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Can I Sue Technology Retailers?

Yes, you may sometimes sue tech retailers and service providers—but not always. It depends greatly on the company and what kind of consumer claim you have. Many cases never see a courtroom.

When you shop at tech stores like Best Buy, Amazon, Apple, or Microsoft, you expect the products you buy will work. You also expect the company to keep its promises and deliver reasonable customer service. But that's not always what happens.

In cases beyond simple dissatisfaction, you may want to explore your options. A company's failure may give you a reason to sue. But the legal factors could be as complex as the technology you bought.

This article focuses on disputes with technology retailers. See FindLaw's related guides to learn about suing social media platforms, app stores, and other e-commerce websites.

Common Customer Disputes With Tech Retailers

Virtually everyone has a horror story about a tech purchase, whether a digital or physical product. Your new game console didn't start up. Or a TV delivery drop-off never arrived. Perhaps your smart refrigerator broke after only two weeks.

Many consumer complaints against tech retailers and manufacturers include:

Many of these shopping issues can happen with any retailer, but technology can complicate the situation. The technical components of hardware and software are often delicate, and customers may be unfamiliar with how these products work exactly. It might be hard to diagnose why (and who is at fault) when something goes wrong.

Consumer Complaints Against IT Service Providers

Unfortunately, many people have had problems with IT repair services. Sometimes, these services are associated with tech retailers, such as Apple Repair and Best Buy's Geek Squad. Problems may arise when you trust the service with highly personal items like your cell phone or laptop.

Some common IT complaints include:

  • Lost, stolen, misused, or destroyed data
  • Missing devices
  • Compromised personal information or identity theft
  • Unqualified service people
  • Failure to fix the problem

An issue with the repair process might convince you to buy a new device. You might try—perhaps even pay for—several rounds of unhelpful repair sessions. Or worse, someone might exploit your data to steal from you.

Not all devices are fixable. But a company that offers repairs or refurbishment should fulfill the service it advertises adequately. They must also obey privacy laws that protect Americans' data.

Can a Tech Company Stop Me From Going to Court?

Yes, many tech retailers require you to give up your right to go to court. A judge's ruling might seem like the only fair way to make amends with a powerful tech giant. But tech contracts usually limit you to a process called arbitration. Not all contracts have a mandatory arbitration clause, but many do.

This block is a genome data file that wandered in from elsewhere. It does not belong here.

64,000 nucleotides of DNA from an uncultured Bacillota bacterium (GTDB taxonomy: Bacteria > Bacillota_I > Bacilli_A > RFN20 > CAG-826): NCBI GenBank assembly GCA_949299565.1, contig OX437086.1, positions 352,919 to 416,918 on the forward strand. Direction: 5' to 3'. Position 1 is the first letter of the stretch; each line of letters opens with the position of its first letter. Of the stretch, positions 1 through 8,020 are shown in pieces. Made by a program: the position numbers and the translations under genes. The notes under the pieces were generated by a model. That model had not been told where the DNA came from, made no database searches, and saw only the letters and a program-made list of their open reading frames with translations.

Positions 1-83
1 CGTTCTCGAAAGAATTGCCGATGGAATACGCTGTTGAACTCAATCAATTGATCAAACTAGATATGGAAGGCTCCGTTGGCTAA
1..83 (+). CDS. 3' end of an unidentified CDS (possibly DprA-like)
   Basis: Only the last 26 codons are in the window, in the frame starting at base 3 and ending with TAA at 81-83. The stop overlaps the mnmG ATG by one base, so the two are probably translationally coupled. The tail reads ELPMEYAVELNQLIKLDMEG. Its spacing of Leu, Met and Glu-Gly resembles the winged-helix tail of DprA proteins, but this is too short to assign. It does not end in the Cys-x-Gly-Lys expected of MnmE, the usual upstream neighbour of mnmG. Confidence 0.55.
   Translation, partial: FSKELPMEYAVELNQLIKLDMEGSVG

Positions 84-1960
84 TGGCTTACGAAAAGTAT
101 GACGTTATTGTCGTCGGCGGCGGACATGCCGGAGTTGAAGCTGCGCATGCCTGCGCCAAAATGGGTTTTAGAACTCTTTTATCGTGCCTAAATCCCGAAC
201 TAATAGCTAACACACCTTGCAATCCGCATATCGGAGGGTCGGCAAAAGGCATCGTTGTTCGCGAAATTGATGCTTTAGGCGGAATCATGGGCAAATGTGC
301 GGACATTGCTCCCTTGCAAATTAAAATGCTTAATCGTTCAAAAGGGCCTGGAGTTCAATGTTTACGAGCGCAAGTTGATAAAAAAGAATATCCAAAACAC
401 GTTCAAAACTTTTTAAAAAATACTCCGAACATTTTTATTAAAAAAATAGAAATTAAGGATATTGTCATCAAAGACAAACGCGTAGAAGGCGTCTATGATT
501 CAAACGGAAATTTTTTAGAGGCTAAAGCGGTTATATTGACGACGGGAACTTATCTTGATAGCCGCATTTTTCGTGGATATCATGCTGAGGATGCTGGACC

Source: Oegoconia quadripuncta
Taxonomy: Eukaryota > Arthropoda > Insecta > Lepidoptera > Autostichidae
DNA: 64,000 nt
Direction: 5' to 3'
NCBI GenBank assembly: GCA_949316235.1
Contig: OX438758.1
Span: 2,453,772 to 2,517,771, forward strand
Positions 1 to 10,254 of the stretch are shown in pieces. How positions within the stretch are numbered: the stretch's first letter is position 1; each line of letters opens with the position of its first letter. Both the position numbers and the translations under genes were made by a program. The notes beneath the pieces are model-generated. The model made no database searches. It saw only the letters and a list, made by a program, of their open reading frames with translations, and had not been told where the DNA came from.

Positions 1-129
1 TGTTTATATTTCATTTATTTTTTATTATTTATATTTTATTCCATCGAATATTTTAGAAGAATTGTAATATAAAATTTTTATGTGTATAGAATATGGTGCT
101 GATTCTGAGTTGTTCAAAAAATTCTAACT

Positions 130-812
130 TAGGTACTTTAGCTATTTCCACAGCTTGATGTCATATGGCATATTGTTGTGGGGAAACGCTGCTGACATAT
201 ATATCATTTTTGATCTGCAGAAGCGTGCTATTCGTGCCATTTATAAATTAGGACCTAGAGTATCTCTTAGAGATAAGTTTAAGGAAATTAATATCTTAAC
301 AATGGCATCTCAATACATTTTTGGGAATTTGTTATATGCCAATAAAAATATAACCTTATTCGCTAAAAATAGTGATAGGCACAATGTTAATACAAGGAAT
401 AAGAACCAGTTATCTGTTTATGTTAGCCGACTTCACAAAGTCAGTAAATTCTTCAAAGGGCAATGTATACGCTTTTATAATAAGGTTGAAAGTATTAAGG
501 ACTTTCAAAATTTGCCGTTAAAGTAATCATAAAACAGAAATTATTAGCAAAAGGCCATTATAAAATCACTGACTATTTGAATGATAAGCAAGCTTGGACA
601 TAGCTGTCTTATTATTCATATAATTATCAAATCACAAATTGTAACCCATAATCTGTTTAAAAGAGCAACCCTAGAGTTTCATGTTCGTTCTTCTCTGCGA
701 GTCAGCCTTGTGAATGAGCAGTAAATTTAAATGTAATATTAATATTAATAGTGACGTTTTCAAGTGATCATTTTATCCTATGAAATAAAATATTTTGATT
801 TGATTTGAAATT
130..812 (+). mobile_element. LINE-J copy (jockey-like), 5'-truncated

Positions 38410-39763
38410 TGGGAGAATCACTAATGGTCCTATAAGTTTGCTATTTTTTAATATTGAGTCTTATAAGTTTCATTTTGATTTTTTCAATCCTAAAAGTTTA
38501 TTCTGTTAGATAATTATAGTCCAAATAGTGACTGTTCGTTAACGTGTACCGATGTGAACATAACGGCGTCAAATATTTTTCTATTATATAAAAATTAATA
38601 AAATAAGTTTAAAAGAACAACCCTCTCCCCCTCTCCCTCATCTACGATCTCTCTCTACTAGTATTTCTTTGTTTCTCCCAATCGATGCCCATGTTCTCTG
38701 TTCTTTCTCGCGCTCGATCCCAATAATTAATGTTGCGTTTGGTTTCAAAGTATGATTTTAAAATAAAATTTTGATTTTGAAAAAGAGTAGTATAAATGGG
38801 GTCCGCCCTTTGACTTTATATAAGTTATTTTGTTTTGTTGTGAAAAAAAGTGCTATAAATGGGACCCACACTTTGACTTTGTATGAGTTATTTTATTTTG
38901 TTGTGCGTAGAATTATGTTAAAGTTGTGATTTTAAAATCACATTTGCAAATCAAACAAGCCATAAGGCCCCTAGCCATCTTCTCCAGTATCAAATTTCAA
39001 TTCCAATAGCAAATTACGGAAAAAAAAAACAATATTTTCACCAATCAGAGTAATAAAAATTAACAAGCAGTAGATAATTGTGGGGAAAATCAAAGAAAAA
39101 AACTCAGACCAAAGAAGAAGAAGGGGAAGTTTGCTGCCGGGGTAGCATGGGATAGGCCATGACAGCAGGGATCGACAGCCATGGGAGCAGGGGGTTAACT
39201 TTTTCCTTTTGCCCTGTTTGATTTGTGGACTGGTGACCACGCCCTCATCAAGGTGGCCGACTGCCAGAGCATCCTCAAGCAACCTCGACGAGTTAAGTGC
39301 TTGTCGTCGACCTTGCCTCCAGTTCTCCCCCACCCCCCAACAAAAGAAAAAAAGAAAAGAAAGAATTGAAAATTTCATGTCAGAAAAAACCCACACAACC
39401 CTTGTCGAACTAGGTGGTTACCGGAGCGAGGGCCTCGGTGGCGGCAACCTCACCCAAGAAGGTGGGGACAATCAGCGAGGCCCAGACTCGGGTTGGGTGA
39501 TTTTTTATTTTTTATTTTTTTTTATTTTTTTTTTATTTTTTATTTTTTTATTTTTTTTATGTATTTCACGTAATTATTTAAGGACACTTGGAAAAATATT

You could see if you agreed to arbitration by searching for the terms of use or store policies. This information is usually available on the retailer's website. They might still allow you to file a lawsuit in a local small claims court.

Some believe that arbitration is faster and cheaper than court. But the cost of arbitration still might not be worthwhile. Most tech store policies or contracts limit the amount of money you can recover. The best approach for you might be something else.

Other Dispute Resolution Requirements

Some tech companies don't force you into arbitrating your claim, but they might still set up guard rails. For example, they could restrict you to seeking relief through a court in a particular state. Or you might have a narrow window to file a claim before you lose your chance.

Amazon, for example, has required customers to file lawsuits in a court in King County, Washington. Apple has required customers to consent to suing in Santa Clara County, California. Staples has required filing in Massachusetts within one year.

Filing a lawsuit in a faraway state is inconvenient. So, find a consumer protection lawyer there to discuss the legal issues involved in your situation. If necessary, they may also handle any court matters for you.

There Are Exceptions To Forced Arbitration

For some claims, the law allows you to go to court regardless of an arbitration clause. For example, federal law prohibits forced arbitration if you have a claim related to sexual assault.

If you experienced a significant loss, consider consulting with a consumer protection lawyer in your state. They can check whether the tech retailer's contract applies to your situation.

Disclaimer of Warranties

In addition to arbitration, there is the issue of warranties. Generally, a warranty is a promise that the product is what it is supposed to be and will work the way it's intended to.